Seetha experiences some good omens as follows; Her left eye, left shoulder and left thigh quivered, as also her clothing slipped a bit. Feeling these omens, her consciousness was awakened with exaltation.
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To her who was in such circumstances, who was in distress, who was irreproachable, devoid of joy and dejected but virtuous, was bestowed with auspicious omens, as a prosperous man is bestowed with dependent servants. The beautifully haired Seetha's left eye, which was auspicious, whose surrounding row of eye-lashes were curved, which was black, wide and bright-looking; was predominantly quivering, like a red lotus quivered by the blow of a fish.
Her left shoulder, which was pretty, distinguished beefy and round, which deserved to be applied with excellent black aloe and sandalwood paste, which had been used for long as a pillow by her most excellently beloved Rama, quickly quivered. Of her two thighs kept together, the left thighs which was beefy and well born, which resembled the trunk of a princely elephant was predominantly quivering, spoke indistinctly of existence of Rama in front.
Again, the clothing of Seetha standing there, of spotless eyes and charming limbs, having teeth resembling the buds of jasmine, which was of golden shade and was slightly soiled as it were with dust, glided down, which appeared auspicious (for her). Bolstered by these and some other omens which straight explained that they were fruitful on the earlier occasion also, Seetha of beautiful eyebrows disclosed a great joy, even as a seed vanished and withered by the wind and the sun, got sprouted by rain.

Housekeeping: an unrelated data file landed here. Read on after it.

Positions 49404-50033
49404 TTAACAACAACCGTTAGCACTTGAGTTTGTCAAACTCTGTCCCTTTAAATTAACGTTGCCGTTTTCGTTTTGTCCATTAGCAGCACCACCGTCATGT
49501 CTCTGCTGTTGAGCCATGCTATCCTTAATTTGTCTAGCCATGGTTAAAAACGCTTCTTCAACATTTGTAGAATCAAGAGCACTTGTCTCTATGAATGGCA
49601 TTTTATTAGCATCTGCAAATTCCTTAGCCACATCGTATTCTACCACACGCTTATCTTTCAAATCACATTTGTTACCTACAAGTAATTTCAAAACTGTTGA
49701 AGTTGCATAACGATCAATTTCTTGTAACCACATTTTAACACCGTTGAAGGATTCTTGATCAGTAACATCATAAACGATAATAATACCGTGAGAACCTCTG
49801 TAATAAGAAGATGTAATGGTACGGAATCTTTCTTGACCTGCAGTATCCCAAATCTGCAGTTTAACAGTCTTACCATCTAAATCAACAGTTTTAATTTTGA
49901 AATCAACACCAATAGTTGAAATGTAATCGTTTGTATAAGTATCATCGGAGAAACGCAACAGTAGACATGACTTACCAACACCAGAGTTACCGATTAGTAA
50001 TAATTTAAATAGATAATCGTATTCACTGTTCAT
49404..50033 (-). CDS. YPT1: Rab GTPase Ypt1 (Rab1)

Moreover, having the lips resembling Bimba fruit, having beautiful eyes and eyebrows, whose eye lids are curved, having charming white teeth, her face shone like the moon liberated from the mouth of the demon Rahu. Free from sorrow, her weariness removed, her mental affliction alleviated and her consciousness awakened with exaltation, that esteemed lady (Seetha) looked handsome with her countenance, as a night with the moon appears during the bright fortnight.
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© August, 2005, K. M. K. Murthy